Determination of the necessary level of review.
Once the technical review is complete, your study will be reviewed by the IRB Chair with consultation from the Administrator and other IRB members with expertise in the particular area of research. They will make a preliminary determination of risk and determine if the study procedures meet one of the categories of research determined by OHRP to be eligible for expedited review by a sub-committee by the IRB. There can be three outcomes from this review:
1. Further requests for information and clarification of your application in Human Ethics (RIB).
2. A determination that the study is eligible for review by a sub-committee of the IRB.
3. A determination that the study is not eligible for expedited review, and will be added to the agenda for the next monthly full IRB meeting based on the availability of IRB members with sufficient experience in the area of the proposed research, and on the overall application load of the meeting.
Expedited IRB Review.
Applications eligible for expedited review will be reviewed by a sub-committee consisting of the IRB chair and any other IRB members, consultants, and IRB administration staff they deem necessary for conducting a thorough review. Initial applications reviewed by expedited process can have three possible outcomes:
1. Your study will be approved as is.
2. The sub-committee may request further information regarding the criteria for approval, application completeness, and application clarity, or for specific changes to study materials. In this case, once the PI responds to the sub-committee, the IRB Chair, or an IRB member appointed by the Chair will review the new information and determine if the study can be approved or if more changes are necessary.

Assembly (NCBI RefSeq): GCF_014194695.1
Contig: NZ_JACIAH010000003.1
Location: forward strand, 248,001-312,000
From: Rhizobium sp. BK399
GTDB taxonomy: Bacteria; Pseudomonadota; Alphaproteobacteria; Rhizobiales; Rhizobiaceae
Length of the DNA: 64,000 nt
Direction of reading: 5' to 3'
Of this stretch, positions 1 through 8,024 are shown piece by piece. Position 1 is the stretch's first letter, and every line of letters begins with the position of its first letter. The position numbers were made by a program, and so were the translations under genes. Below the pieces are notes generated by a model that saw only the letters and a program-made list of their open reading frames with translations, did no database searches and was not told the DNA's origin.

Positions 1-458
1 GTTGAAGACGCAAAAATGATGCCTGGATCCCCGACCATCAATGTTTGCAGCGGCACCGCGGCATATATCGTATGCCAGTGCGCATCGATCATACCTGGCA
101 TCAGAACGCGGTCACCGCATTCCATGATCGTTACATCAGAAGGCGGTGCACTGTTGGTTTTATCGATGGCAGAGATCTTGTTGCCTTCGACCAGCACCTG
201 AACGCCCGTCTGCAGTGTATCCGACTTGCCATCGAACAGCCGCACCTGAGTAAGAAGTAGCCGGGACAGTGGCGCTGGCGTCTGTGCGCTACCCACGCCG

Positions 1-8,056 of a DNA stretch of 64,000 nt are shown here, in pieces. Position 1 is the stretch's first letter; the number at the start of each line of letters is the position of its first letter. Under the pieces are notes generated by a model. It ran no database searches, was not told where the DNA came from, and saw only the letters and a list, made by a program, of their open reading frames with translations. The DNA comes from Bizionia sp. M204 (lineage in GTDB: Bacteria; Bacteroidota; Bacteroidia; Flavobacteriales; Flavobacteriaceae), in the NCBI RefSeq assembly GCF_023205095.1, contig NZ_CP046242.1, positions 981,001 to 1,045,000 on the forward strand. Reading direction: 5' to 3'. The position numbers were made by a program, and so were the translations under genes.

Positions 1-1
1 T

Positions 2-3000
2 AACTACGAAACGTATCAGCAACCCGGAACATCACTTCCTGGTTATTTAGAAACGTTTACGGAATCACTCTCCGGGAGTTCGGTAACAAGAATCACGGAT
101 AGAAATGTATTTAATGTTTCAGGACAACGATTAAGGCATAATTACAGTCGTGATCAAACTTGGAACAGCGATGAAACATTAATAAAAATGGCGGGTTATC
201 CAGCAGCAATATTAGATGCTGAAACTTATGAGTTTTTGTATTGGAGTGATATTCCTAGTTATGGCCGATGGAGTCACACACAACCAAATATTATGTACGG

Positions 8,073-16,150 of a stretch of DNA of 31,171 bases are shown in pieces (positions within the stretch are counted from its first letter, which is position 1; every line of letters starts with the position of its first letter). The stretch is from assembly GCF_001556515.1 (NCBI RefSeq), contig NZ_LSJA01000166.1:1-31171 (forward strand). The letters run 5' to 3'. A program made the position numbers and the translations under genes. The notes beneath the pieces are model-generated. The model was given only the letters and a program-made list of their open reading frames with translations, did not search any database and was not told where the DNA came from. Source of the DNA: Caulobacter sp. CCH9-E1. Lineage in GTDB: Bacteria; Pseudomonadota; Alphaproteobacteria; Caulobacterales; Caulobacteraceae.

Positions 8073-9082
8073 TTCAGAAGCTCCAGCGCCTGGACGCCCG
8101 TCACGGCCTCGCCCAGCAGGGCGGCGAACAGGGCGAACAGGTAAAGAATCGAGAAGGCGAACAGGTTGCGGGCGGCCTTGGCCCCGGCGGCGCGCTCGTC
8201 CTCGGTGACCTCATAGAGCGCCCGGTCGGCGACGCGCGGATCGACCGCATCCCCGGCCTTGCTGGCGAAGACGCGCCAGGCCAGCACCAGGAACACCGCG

3. A determination that the application needs to be reviewed by the full IRB. In this case, your application will be added to the agenda for the next monthly full IRB meeting based on the availability of IRB members with sufficient experience in the area of research, and on the overall application load of the meeting.
You will receive written notification of the outcome of expedited review within one week of the review.
Full IRB Review of Research.
Initial applications that require full IRB review will be reviewed at the next available monthly meeting, based on the ability of the IRB to have quorum, the presence of IRB members with experience with the research procedures and population described in the application, and space on the meeting agenda. The IRB meets as needed to review human subjects research applications every third Tuesday each month. You can find the schedule for upcoming meetings here.
You will be notified regarding when the IRB will review your application, and invited to attend the meeting to answer any questions the IRB might have regarding your research.
There are three possible outcomes for a study reviewed by the full IRB:
1. Approval. In this case, the IRB decides that the study meets the criteria for approval without requiring any additional changes.
2. Approval with stipulations. The IRB decides the study will meet the criteria for approval if specific changes are made to the application. Once you have made the stipulated changes, they will be verified by the IRB Administration, the IRB chair, or the primary IRB reviewer (as decided by the convened IRB) and you will receive full approval.
3. Deferral. The IRB defers action on the application until you provide further, substantive information regarding the criteria for approval of research. Any change you make to the application will be subject to additional technical review, and once the application contains the new information and is clear and complete, it will be re-reviewed by the full IRB at the next available meeting.
4. Disapproval. The IRB decides criteria for IRB approval cannot be met even with substantive changes to the application.